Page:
The Ford Granada was a practical car built for a practical family in the 70s.
The 70s was a decade where Middle East politics shut off the oil for awhile and North America suffered through a big increase in gasoline prices and an even bigger decrease in supply.
The net result was a conservative approach to North American cars and an overall decrease in tire-melting performance. The Ford Granada was never the stuff of dreams for young car guys with hot rod hearts during its production run, but Ford gave it a go with the limited edition Granada ESS.
This Ford Granada ESS is on its fourth owner and that man is Alan Emerson. Alan is a fountain of information about his Granada, a car that he purchased out of the want ads.
He was not aware of the rarity of his Granada until he researched it after he bought it from its third owner. It was simply a used car to them and a pretty good deal on a well-preserved car from the 70s for Alan until he found out more about the ESS model.
“ESS” is short for “European Sports Sedan”, a handle given to the model by Ford to convey the Euro philosophy behind the car. It was designed to resemble a Mercedes and given some features that were unique to this car.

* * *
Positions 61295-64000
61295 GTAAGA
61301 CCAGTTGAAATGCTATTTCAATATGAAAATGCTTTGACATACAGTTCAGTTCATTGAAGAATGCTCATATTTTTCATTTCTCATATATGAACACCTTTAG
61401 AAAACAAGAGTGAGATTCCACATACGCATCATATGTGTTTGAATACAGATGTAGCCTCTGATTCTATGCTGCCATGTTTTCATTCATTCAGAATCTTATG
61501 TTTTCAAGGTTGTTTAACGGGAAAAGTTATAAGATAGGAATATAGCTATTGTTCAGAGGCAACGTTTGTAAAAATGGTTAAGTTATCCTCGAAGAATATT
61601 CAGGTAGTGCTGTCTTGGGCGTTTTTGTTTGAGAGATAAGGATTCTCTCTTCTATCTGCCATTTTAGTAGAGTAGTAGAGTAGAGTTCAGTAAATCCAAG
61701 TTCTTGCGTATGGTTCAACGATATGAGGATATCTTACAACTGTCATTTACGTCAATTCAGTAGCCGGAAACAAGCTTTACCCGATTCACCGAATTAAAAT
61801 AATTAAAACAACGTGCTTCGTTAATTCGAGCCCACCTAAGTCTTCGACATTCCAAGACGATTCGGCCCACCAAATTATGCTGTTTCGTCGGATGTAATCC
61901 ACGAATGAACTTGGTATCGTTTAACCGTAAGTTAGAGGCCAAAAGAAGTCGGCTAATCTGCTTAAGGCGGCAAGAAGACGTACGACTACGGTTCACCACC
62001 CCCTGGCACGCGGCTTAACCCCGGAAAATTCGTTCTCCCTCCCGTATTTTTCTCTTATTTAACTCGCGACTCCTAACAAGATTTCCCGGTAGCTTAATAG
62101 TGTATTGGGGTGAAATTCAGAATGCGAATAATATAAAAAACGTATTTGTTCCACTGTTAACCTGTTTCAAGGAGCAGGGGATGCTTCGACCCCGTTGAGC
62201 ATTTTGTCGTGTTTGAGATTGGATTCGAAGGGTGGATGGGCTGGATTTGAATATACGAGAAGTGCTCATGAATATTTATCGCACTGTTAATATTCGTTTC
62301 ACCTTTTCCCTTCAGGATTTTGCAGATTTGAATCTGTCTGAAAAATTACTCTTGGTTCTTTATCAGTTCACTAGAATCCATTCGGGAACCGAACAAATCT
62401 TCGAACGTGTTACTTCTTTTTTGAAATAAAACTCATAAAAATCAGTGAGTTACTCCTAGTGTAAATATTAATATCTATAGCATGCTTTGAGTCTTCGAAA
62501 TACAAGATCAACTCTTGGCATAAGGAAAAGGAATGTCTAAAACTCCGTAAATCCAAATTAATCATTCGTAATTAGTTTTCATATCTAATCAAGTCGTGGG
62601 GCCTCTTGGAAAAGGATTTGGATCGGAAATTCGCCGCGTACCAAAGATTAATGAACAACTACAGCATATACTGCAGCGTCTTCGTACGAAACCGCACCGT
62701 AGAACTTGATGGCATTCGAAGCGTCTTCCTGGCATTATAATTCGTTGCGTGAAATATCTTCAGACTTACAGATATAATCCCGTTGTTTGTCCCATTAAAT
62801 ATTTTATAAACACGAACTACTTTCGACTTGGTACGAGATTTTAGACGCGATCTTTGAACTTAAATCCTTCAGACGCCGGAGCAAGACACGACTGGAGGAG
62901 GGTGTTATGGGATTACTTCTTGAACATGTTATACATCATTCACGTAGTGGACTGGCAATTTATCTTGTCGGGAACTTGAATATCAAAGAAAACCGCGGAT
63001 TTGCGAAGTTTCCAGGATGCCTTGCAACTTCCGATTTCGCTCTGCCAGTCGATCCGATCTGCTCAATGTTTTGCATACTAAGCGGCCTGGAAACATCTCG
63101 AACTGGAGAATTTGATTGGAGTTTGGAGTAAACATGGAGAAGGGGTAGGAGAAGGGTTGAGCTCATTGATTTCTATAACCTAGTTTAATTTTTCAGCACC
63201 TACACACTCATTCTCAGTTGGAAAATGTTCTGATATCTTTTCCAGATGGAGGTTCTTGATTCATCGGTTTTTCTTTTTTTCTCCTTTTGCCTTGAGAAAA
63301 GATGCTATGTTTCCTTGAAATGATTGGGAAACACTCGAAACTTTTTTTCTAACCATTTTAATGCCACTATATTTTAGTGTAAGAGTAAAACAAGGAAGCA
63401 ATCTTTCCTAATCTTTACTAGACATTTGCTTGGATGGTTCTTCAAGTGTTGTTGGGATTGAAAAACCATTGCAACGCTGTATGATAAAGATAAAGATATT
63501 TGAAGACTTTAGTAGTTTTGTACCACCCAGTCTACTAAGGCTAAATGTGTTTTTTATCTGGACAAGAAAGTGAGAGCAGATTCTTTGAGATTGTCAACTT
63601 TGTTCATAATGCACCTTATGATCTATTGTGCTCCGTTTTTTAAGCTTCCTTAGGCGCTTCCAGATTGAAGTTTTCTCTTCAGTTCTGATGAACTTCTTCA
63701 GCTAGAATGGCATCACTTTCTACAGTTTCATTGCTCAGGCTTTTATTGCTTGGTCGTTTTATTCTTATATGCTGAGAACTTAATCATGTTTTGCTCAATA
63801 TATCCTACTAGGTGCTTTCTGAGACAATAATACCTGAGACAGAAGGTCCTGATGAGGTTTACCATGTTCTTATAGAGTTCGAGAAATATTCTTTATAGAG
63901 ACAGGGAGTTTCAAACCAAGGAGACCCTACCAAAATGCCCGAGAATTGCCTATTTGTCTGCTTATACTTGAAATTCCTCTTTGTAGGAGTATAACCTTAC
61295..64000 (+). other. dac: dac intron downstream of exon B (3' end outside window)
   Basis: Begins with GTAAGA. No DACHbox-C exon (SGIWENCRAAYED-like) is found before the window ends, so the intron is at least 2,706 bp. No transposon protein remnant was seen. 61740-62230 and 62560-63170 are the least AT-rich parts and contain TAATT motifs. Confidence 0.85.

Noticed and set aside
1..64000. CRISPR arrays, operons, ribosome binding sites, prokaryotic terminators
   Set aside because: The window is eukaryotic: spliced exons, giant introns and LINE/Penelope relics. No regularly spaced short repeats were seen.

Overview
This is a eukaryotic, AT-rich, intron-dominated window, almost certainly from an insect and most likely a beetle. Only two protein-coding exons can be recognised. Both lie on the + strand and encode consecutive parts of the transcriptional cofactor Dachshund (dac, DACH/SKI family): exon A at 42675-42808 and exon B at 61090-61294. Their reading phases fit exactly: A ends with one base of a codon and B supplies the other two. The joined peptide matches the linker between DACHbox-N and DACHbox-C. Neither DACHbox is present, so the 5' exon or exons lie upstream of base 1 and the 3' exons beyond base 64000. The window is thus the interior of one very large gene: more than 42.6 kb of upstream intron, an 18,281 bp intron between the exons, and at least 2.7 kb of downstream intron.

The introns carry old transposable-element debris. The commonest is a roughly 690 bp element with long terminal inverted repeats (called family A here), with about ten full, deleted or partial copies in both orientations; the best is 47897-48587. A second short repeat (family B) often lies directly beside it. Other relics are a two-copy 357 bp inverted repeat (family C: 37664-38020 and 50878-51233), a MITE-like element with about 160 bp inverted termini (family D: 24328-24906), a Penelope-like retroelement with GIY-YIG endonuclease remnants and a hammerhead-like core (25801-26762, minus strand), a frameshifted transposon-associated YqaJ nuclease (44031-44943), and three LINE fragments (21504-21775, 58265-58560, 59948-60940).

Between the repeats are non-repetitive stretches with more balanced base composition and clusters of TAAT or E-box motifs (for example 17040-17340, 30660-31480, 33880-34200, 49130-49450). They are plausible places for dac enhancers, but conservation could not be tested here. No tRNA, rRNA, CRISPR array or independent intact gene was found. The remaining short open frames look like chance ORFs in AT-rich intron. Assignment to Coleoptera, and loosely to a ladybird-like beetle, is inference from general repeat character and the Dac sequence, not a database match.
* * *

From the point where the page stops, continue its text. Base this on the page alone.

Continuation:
The car has a blackout grille, heavy duty suspension, amber tail lights, a well appointed upscale interior and a curved rear window that is found only on these models. It is a sleeker and more elegant model that, upon closer inspection, is definitely an upgraded version of the standard model.
The ESS model even had a shorter serial number, a feature that indicates that the car is indeed one of a handful of these vehicles that were built by Ford in 1978. The shorter serial number feature probably gets the ESS owners some extra time in a vehicle registry office while they explain the situation to a skeptical clerk.
Alan did not elaborate much on his personal experience with the serial number issue as it applied to his ESS, but he did explain how interesting the car became to him as he dug into its history as a limited edition Ford from the late 70s.
Another oddity about this car was its unusual red interior and black steering wheel combination that came straight from the factory. Alan explained that the black steering wheel indicated that the Granada had a tilt/cruise option package.
The ESS is powered by a reliable 302 and has a C-4 automatic transmission to get on down the road. It is a smooth-running car that definitely does not show its age. In fact, the Granada is a very well preserved survivor car that will take Alan anywhere he wants to go in it.
These days Alan and his ESS take a leisurely route together to events like car shows because Alan truly enjoys his time behind the wheel of his very unique Blue Oval refugee from the 70s.
He is very glad that the want ads turned up a real diamond with his ESS.
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